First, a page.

With minimal care, wildflowers provide pollinator oasis

Monarch butterflies are one of the many pollinators you can attract to your garden.

It's National Pollinator Week - a great time to join the Million Pollinator Garden Challenge. I added my garden to the tally - have you?

Fall-blooming asters.
It goes without saying that if you want a pollinator-friendly garden, you can't use pesticides and herbicides in your garden. Applying a generic chemical to the whole garden will wipe out all the good bugs that your garden needs to flourish.

But chances are, you already know all that. So I called Mike Lizotte (a.k.a "The Seed Man") from American Meadows, to learn about attracting pollinators to the garden using wildflowers. You may think of wildflowers as being part of a large meadow, but Lizotte explains that a wildflower garden could fit in a small 12" pot.

"You could have one asclepias plant that could feed plenty of insects. One or two host plants will make a huge difference," he said. "That's the beauty of it. You can still find solutions for you and still make a difference. Don't get discouraged."

Lizotte feels that the topic of pollinators is especially popular now due to the exposure monarch butterflies have received in the news. However, he said these stories often do not point people in the direction of how to help the monarchs regain their population.

"We've been a great source for people," he said, referring to the more than 30 years of experience in educating and learning that American Meadows supplies through their online tutorials.

This year, the most popular mixes for sale through American Meadows has been the Pollinator Wildflower Seed Mix, the Honey Bee Wildflower Seed Mix, and the Monarch Butterfly Annual Wildflower Seed Collection. "[Sales of] these have surged in the past 24 months," he said. The Northeast Mix and the Southeast Mix are great solutions, too," he said. Seeds range in price, depending on how ambitious you are with your property. "There's a nice array of solutions for helping people help pollinators," he said.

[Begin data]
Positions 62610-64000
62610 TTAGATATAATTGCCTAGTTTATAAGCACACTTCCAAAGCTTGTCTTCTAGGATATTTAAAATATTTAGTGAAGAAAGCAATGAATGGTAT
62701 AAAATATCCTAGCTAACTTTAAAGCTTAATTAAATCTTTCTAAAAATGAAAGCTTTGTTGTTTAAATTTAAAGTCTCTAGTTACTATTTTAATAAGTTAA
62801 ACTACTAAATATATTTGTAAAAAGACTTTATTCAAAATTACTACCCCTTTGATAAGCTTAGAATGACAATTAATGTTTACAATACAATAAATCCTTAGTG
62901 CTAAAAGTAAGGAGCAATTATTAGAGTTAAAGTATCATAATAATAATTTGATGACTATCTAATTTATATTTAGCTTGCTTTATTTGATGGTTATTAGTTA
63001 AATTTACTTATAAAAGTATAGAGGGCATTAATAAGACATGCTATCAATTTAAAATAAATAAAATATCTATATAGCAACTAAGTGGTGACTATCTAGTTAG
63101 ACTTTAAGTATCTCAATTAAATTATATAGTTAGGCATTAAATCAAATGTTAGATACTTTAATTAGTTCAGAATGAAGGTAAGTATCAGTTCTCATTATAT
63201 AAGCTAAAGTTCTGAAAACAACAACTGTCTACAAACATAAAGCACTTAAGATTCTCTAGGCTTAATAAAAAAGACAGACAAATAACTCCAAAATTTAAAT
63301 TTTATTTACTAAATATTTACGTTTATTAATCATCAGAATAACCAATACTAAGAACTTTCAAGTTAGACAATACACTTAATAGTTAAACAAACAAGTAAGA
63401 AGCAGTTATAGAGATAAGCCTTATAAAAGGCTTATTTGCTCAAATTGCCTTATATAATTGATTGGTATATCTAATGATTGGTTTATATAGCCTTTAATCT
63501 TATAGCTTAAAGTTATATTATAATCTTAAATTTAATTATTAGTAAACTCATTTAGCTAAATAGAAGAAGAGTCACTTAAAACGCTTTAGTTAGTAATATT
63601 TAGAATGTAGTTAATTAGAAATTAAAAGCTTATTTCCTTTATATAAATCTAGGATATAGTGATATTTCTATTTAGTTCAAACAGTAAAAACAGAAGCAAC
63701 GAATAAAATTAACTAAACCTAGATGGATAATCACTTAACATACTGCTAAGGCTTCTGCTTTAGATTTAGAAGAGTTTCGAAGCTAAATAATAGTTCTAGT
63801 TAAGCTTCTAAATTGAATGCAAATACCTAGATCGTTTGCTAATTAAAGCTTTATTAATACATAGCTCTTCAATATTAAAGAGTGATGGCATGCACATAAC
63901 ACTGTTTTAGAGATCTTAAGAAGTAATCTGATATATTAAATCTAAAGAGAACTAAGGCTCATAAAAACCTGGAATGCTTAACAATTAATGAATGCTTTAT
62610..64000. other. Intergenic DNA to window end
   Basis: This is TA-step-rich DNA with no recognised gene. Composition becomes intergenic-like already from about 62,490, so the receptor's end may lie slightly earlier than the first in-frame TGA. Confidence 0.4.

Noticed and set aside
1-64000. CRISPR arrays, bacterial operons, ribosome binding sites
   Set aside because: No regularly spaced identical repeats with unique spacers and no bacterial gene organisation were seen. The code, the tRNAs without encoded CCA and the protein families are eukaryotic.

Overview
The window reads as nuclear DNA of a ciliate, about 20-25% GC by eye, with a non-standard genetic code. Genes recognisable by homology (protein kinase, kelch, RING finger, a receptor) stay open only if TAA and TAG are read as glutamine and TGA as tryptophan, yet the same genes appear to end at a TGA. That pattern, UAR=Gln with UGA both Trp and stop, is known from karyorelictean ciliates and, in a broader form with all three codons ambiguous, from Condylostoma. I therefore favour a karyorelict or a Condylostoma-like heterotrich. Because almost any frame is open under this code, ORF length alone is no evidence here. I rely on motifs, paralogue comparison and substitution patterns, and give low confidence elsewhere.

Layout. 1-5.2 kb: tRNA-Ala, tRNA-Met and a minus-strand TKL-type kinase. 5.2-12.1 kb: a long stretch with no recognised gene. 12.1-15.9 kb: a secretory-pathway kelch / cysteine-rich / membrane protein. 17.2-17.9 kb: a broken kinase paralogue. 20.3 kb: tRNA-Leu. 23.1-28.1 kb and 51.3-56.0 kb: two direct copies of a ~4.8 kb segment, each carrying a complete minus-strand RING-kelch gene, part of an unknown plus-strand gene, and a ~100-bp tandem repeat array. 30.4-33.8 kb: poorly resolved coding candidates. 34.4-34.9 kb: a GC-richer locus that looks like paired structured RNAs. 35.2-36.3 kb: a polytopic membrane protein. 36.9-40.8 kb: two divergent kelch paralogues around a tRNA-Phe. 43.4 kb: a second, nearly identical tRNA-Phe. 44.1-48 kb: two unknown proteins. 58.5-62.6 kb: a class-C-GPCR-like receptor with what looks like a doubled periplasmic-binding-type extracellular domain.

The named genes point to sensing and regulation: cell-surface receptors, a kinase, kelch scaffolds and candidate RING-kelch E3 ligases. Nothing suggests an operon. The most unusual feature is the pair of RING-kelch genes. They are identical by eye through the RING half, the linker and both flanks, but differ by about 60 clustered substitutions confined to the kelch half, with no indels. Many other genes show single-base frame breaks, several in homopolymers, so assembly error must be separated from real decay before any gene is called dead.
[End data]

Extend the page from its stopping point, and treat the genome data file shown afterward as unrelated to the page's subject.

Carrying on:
Sow it now, reap rewards later

When new gardeners purchase blooming coneflowers from the store, for example, they may be unaware that the plant is already older. "Most of the time, consumers don't know its a two- to three-year-old plant," he said. The American Meadows website explains what gardeners can expect when starting a wildflower garden.

Milkweed seeds are shown here in
this file photo.
Patience is key when sowing a wildflower garden - taking almost three years to get established - but once it has, Lizotte said the perennials could bloom for the next 20 to 30 years.

"The care of wildflowers is quite minimal," he said. The big advantage to planting wildflowers is allowing Mother Nature to do the watering and care, he said. "You sow the seed and there's no need for fertilizer." American Meadows offers native and non-native (but not aggressive) seeds which "allows the consumer to go in the direction they want," he said.

What's his favorite to grow?

"I've done really well with milkweed [asclepias]," he said. "We've been really fortunate. We have a lot of milkweed plants and we collect the seeds and spread them that way," he said. "I have a young daughter, and she loves zinnias. It's great for butterflies. It's a quick, easy annual. They're fantastic. They are filled with butterflies all summer."

Click here to find out which pollinator-friendly plants I grow in my garden.

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